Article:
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David Caratelli

Research

I am an assistant professor in the physics department at UC Santa Barbara. My research focuses on experimental particle physicists studying neutrinos to understand the nature and evolution of the universe.

Neutrino Physics and Astrophysics

Neutrinos are a fundamental particle; one of the building blocks of Nature. Abundant yet elusive, they play a key role in the evolution of the universe. Understanding their many quirks can help shed light on unanswered questions about how the universe evolved the way it did. In my research, I leverage the powerful accelerator complex at Fermilab combined with massive and sophisticated particle detectors to study the properties of this fundamental particle with unprecedented resolution. This work takes many forms which include building particle detectors and performing R&D to further improve their performance, performing data analysis with large-scale datasets, and training young scientists from institutions across the globe. As an experimental particle physicists I collaborate with scientists from around the world. I currently am a member of the MicroBooNE collaboration (a part of Fermilab's Short Baseline Neutrino program - SBN) and the Deep Underground Neutrino Experiment (DUNE).

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Neutrino Oscillations and Searches for New Physics The 2015 Nobel prize in physics was awarded for the discovery of neutrino oscillations and the implication this carries: neutrinos have non-zero mass. This observation puts neutrinos at odds with the Standard Model of particle physics and has prompted a broad effort to understand how neutrinos acquire their mass. My research effort on the MicroBooNE experiment aims to address long-standing anomalies in neutrino oscillation experiments by searching for rare electron neutrinos - like the one pictured on the right - in Fermilab's muon neutrino Booster Neutrino Beamline. The DUNE experiment is the next generation accelerator-based neutrino oscillation experiment, and will perform precision measurements of neutrino mixing parameters, including measuring possible differences in the behavior of neutrinos and anti-neutrinos: an open question tied to our fundamental understanding of matter and to the origin of the matter vs. anti-matter inbalance in our universe.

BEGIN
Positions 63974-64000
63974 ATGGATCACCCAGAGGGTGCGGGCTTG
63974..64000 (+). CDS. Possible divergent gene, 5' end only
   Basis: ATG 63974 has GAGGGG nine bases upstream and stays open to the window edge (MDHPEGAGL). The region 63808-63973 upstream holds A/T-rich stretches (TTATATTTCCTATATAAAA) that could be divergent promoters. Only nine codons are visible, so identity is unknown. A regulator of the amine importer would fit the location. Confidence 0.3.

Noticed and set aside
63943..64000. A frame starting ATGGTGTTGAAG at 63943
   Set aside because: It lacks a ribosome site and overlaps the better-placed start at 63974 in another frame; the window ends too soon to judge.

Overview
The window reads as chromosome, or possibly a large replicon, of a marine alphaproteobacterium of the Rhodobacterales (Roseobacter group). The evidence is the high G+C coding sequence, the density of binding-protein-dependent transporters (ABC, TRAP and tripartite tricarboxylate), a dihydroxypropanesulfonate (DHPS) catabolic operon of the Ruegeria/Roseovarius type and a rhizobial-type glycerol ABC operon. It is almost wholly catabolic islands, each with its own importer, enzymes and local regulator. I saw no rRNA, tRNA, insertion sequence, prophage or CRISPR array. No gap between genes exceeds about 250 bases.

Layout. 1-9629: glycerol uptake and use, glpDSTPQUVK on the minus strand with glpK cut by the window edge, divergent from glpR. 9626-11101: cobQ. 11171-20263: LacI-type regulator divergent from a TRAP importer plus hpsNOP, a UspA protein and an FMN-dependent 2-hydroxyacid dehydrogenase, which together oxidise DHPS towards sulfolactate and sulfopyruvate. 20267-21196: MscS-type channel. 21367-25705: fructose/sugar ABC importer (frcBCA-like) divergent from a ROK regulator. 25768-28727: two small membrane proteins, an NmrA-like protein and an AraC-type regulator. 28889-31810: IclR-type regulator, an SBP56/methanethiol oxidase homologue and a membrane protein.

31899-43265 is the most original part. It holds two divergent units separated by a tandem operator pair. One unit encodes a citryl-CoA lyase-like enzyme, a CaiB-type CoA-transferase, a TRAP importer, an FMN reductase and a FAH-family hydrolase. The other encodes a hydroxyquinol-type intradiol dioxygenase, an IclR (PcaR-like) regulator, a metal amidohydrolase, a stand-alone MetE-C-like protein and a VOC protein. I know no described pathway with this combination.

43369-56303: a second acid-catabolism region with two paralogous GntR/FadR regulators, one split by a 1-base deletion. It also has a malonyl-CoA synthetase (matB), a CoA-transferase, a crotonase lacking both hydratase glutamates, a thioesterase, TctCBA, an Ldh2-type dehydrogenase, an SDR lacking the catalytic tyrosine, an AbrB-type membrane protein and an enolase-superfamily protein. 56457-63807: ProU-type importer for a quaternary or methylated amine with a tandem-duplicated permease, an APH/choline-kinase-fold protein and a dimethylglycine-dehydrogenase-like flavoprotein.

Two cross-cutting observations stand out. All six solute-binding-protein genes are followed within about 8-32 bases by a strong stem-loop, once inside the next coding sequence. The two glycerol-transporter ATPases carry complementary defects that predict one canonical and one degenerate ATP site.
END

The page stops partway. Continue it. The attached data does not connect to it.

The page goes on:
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LArTPC Calibrations & Reconstruction The ambitious physics program being carried out by the SBN and DUNE programs requires sophisticated pattern-recognition solutions and detailed understanding of detector response in order to succeed. The information-rich images that LArTPC detectors provide are designed to obtain the needed precision for the next generation of neutrino physics measurements, but achieving this requires innovative computing solutions for efficient processing and analysis. This work includes triggering, event reconstruction, and calibrations. In these areas, I am contributing to developing calibration and reconstruction techniques for LArTPC detectors. I am specifically interested in the calibration of electromegnetic showers which are the primary signature of neutrino oscillations, and in expanding the potential for LArTPC detectors in the sub-MeV energy regime by innovating event reconstruction techniques.

Detector R&D

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Progress in particle physics goes hand in hand with advances in detector technology. My interest in detector R&D is focused on developing solutions that can allow noeoble element detectors to expand their physics reach at low energy. Large-scale LArTPC detectors are currently used to image MeV and above particles produced in GeV neutrino interactions. The R&D efforts I am pursuing hope to expand the physics potential to keV signatures from nuclear recoils, which are the primary manifestation of coherent elastic neutrino nucleus scattering (CEvNS) and Dark Matter weakly interacting particles alike. Detecting the feeble signatures from such processes can open new avenues in searches for new physics at faciliites with intense neutrino sources such as Fermilab. The LArCADe program aims to study the feasibility of obtaining stable electron amplification in liquid argon, thus lowering detector thresholds.

ν Gallery

Particle physics detectors often aim to capture images of interactions within their volume. While ultimately these images are processed through sophisticated software to extract specific measurements, all analyses start from the raw data that the detector provides. The liquid argon time projection chamber technology enables high-resolution imaging of neutrino interactions without which the ambitious neutrino physics program being carried out with powerful accelerator beams would not be feasible. Sophisticated electronics and challenging cryogenic engineering are needed to produce the crisp HD images from which we meaure the type of particles and energy released when neutrinos interact within the detector. The better the quality of these images, the more information we can hope to learn about the neutrinos producing them. Below are images of neutrino or cosmic interactions recorded with the MicroBooNE detector. Each is accompanied by a caption which describes what interaction is taking place.

Michel electron

Cosmic muon stopping in the detector and decaying to a Michel electron.

Decay to two pizeros

Decay to two neutral pions

NuMI Electron Neutrino

Electron neutrino candidate from the NuMI neutrino beam

Contact / Links

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My email address is dcaratelli with domain name ucsb.edu.

My office is located in 5119 Broida Hall. My office phone number is (805) 893-7567.

My full publication list is available on inspire-hep.

Coding projects I collaborate on are available on github.